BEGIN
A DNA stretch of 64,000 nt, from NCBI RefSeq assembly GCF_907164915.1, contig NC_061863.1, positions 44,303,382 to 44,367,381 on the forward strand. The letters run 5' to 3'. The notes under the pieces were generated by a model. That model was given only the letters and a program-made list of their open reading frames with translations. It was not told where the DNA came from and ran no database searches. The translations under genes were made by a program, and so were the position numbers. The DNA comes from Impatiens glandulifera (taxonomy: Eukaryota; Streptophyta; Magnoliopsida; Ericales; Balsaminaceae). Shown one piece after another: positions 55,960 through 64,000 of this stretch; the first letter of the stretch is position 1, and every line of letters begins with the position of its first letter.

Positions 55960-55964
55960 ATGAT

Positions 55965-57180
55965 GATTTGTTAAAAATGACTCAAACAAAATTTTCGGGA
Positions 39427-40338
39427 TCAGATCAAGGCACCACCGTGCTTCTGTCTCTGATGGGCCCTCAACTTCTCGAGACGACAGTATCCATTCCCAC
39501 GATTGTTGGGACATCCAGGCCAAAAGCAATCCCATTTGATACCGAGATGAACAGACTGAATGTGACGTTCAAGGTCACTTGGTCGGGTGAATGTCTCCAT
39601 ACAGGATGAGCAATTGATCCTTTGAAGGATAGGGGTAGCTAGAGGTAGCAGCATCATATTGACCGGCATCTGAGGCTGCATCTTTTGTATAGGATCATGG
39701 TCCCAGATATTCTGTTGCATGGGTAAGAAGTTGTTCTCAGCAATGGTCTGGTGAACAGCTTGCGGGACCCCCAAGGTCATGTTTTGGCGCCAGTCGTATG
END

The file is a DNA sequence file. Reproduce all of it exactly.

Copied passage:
A DNA stretch of 64,000 nt, from NCBI RefSeq assembly GCF_907164915.1, contig NC_061863.1, positions 44,303,382 to 44,367,381 on the forward strand. The letters run 5' to 3'. The notes under the pieces were generated by a model. That model was given only the letters and a program-made list of their open reading frames with translations. It was not told where the DNA came from and ran no database searches. The translations under genes were made by a program, and so were the position numbers. The DNA comes from Impatiens glandulifera (taxonomy: Eukaryota; Streptophyta; Magnoliopsida; Ericales; Balsaminaceae). Shown one piece after another: positions 55,960 through 64,000 of this stretch; the first letter of the stretch is position 1, and every line of letters begins with the position of its first letter.

Positions 55960-55964
55960 ATGAT

Positions 55965-57180
55965 GATTTGTTAAAAATGACTCAAACAAAATTTTCGGGA
Positions 39427-40338
39427 TCAGATCAAGGCACCACCGTGCTTCTGTCTCTGATGGGCCCTCAACTTCTCGAGACGACAGTATCCATTCCCAC
39501 GATTGTTGGGACATCCAGGCCAAAAGCAATCCCATTTGATACCGAGATGAACAGACTGAATGTGACGTTCAAGGTCACTTGGTCGGGTGAATGTCTCCAT
39601 ACAGGATGAGCAATTGATCCTTTGAAGGATAGGGGTAGCTAGAGGTAGCAGCATCATATTGACCGGCATCTGAGGCTGCATCTTTTGTATAGGATCATGG
39701 TCCCAGATATTCTGTTGCATGGGTAAGAAGTTGTTCTCAGCAATGGTCTGGTGAACAGCTTGCGGGACCCCCAAGGTCATGTTTTGGCGCCAGTCGTATG